Hello, I appreciate your contributions but my question is, it possible to build a DC-DC step-up with input voltage of 6V/ 2Amh to out-put of 12V/7Amh if your answer is yes, email me kingjoejoe29@yahoo
jimvandamme1 year ago
You're exceeding the maximum rating on the boost switch output (pin 8, LX). Somewhere between 5 and 10,000 volts, it will fry. At 5.5V out, you're probably OK but if somebody wanted higher voltage, it would be cool to put an extra stage in there to take the extra voltage so you could get more out.
Hi, if you want to make it a tiny bit more effective for low output current, replace the 1N5817 diode for some other with lower junction capacitance (such as 1N4937 or 1N60).
Generally:
Standard silicon diodes are great for non-critical use. (usable as HF varactors, low Q)
Schottky diodes are good for use as high power rectifiers and varactors (they're great, but have a bit higher ESR than serious varactors, so do zener diodes).
Germanium point-contact diodes are great for RF equipment and low-drop rectifiers. Low capacitance. Not very good as varactors cos' they have high parasitic reverse current.
1 year ago
not quite...
this is not an RF application and forward current is simply too large for an envelope detector diode like 1N60 even for a very light load. this is SMPS step up circuit and diode here has to handle large current spikes. the IC used in this converter can operate up some 500kHz and actual operating frequency is likely lower. therefore effects of capacitance are negligible, specially when 1N5817 has capacitance of only some 110pF. this means that at these frequencies, reverse bias impedance is in the kOhms - large enoguh to be neglected in a circuit operating at mere few volts (loss is V^2/R or up to some 10mW). even if 1N60 was perfect, improvement here would be at bet those 10mW. much greater benefits in terms of efficiency are due differences in diode forward voltage drop. diode here has to handle large current spikes. since 1N60 datasheet does not show characteristis above 500mA, let's assume that current is something smallish, say 300mA. At 300mA 1N60 has massive forward voltage drop of 0.7V, 1N4937 is even worse at 0.9V and recommended 1N5817 has only 0.35V. power loss here is ~210mW, 270mW and 105mW so among those options, 1N5817 wins hands down even at such low current (in real use differences are even greater). This explains why 1N5817 is used in the reference circuits in the datasheet of many SMPSs including MAX757.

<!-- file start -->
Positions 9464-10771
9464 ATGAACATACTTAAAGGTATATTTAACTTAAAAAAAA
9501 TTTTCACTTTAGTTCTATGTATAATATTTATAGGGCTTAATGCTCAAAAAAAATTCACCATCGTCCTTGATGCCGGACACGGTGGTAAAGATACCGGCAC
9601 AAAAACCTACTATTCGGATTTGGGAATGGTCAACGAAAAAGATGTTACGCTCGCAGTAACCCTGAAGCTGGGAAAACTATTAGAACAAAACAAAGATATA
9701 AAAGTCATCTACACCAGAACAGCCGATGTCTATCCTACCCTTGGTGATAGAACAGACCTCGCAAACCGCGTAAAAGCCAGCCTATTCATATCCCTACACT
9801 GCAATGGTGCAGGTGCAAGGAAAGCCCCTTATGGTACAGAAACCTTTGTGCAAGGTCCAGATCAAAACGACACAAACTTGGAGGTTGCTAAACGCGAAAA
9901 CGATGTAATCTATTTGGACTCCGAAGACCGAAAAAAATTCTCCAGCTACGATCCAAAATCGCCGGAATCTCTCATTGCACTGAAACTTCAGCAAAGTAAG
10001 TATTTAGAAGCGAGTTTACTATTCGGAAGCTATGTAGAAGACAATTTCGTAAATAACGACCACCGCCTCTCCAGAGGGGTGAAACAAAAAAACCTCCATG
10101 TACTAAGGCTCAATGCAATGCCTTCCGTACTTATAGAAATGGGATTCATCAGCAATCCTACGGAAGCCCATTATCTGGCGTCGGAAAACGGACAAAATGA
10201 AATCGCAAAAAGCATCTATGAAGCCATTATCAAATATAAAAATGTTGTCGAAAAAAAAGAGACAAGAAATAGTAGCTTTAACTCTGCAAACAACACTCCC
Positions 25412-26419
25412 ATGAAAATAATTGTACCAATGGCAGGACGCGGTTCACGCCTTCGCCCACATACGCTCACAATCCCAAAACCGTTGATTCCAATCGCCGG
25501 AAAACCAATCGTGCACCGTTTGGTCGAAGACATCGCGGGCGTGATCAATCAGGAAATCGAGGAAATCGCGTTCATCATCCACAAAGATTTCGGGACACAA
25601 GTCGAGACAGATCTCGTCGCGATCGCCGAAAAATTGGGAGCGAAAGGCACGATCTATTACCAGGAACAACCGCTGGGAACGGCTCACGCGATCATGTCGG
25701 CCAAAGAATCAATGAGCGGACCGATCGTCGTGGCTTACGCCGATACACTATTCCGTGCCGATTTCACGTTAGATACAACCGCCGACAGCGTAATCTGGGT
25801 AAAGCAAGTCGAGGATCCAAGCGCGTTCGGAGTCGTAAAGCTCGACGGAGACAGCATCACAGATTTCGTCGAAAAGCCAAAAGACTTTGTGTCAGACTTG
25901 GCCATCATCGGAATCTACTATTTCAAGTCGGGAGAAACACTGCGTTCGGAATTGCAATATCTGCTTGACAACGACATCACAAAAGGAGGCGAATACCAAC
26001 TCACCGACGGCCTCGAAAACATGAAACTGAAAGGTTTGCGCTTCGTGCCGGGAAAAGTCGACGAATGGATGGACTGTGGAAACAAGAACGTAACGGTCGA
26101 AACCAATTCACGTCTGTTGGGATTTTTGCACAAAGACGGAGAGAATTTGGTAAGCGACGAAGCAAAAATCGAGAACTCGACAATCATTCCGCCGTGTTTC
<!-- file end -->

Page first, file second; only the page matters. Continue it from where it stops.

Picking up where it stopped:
Comparison characteristics of voltage-current characteristics:
http://www.use.com/da353f27d64e1c3bf83e
1 year ago
Well, I am aware of the rather low current capabilities of the aforementioned diodes. By saying "for low current applications" I ment current in the order of units of milliamperes, not hundreds. I am saying this from my experiences from making many dc/dc converters for old 30V varactors.
Look at what I mean here: http://fhs-consulting.com/aa1tj/Diamp.html
1 year ago
varactors operate in reverse bias and practically draw no current. here we have a DC/D converter that is operating as a battery charger. what would be exact conditions where efficiency 1N60 is better? (input and output voltage, output current)
billgeo1 year ago
Very nice project as an exercise!
But it must be noted that you can get a better made and cheaper step-up regulator
from eBay (china), and there is also a constant current version
Joohansson (author)  billgeo1 year ago
Thanks, yes there are lots of alternatives regarding the step-up, both better and worse. Key aspect though was that I wanted to build everything myself.
1 year ago
Yea, it is great to design and built this things!!!
Its a great DIY exercise!

keep up the good work man!
Edgar1 year ago
Nice!
Went to my Blog:
ross_valusoft1 year ago
You have not shown the P1 wiper connection.
Joohansson (author)  ross_valusoft1 year ago
Could you please explain a bit more what you mean?
1 year ago
The pot (P1) has 3 connections. The middle one is called the wiper. Your circuit diagram shows that the wiper is not connected to any other part of the circuit. It is open circuited.Only the two ends of the pot are connected. Therefore turning the pot has no effect on the output voltage according to the circuit diagram because the value of P1 is a constant.
Joohansson (author)  ross_valusoft1 year ago
Ahh now I understand, I looked at the wrong picture (the component placement). The layout is changed, thanks!
tmorsch1 year ago
Looks like a very useful instructable to me.
I just wish i knew how to solder.
:-(
TwinMustang1 year ago
In theory, reversing which side of the transformer (inductor) has the feed power would create a step down from the same unit.

At least, it should. I've never tried it, but the principle is sound.
Joohansson (author)  TwinMustang1 year ago
Interesting.. I wonder if that works with this unit.
Moabyte1 year ago
You've got the wrong two of three terminals of P1 connected. As shown it is not a variable resistor between the two connected terminals.
Joohansson (author)  Moabyte1 year ago
I´m sorry but I cannot find what´s wrong. Maybe it depends on what potentiometer you use. My P1 use the middle pin as variable and I only use one of the other pins. I don´t need the third pin.
aking141 year ago
Search LM2577 on ebay, sort by price lowest to highest, and look around the \$12-15 area and you'll get 5 at <\$3 each..
Like \$13.11 shipped for 5 from czb(xxxx)..